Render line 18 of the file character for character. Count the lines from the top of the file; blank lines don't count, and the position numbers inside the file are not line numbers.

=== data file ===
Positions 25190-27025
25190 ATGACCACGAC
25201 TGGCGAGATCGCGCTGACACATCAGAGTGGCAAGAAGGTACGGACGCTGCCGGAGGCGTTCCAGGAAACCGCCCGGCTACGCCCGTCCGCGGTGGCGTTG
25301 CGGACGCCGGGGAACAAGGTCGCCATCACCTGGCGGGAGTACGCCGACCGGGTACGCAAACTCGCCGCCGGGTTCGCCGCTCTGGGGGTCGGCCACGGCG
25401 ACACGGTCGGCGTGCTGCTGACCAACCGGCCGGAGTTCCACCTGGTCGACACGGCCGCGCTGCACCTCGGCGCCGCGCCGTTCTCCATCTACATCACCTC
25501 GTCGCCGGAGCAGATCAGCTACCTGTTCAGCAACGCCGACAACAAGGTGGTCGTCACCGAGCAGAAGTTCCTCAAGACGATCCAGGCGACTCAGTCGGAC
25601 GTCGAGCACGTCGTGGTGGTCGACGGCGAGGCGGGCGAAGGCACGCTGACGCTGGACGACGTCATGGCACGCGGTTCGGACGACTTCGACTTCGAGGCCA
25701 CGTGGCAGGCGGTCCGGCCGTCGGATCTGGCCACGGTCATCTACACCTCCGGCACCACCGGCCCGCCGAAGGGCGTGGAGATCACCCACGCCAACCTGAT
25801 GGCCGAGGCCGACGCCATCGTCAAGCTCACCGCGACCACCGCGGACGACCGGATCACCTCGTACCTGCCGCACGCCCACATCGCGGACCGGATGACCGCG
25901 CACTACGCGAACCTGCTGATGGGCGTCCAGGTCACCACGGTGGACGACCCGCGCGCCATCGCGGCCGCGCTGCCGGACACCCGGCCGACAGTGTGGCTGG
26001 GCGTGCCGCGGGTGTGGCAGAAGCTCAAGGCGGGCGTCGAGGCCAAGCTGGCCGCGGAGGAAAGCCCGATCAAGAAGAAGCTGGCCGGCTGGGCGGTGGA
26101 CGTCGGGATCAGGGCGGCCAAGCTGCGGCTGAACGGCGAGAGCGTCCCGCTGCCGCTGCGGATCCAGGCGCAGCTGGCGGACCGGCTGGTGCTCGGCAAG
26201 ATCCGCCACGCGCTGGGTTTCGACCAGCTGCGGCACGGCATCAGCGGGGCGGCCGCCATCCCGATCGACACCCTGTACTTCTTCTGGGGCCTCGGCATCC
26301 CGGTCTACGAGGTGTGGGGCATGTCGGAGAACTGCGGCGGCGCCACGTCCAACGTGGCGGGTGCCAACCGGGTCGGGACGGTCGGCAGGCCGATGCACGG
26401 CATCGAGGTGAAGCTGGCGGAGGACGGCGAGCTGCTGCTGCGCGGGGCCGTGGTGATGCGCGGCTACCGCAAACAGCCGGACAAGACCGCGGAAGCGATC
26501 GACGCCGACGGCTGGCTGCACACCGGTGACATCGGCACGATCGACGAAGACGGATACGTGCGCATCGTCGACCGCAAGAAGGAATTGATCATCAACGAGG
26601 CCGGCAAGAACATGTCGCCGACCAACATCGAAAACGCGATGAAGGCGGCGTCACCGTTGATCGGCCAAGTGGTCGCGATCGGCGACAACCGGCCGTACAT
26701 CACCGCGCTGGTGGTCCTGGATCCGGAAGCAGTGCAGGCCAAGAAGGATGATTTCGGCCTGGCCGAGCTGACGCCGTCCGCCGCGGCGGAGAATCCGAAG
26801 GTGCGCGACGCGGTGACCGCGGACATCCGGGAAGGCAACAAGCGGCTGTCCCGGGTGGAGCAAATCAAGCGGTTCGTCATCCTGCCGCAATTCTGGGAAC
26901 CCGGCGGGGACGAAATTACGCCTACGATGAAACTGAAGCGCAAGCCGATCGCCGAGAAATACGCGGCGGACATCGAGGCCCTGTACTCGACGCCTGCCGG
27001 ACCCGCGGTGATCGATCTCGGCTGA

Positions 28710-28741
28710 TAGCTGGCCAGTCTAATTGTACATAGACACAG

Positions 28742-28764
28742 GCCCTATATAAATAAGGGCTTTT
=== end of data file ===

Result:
26701 CACCGCGCTGGTGGTCCTGGATCCGGAAGCAGTGCAGGCCAAGAAGGATGATTTCGGCCTGGCCGAGCTGACGCCGTCCGCCGCGGCGGAGAATCCGAAG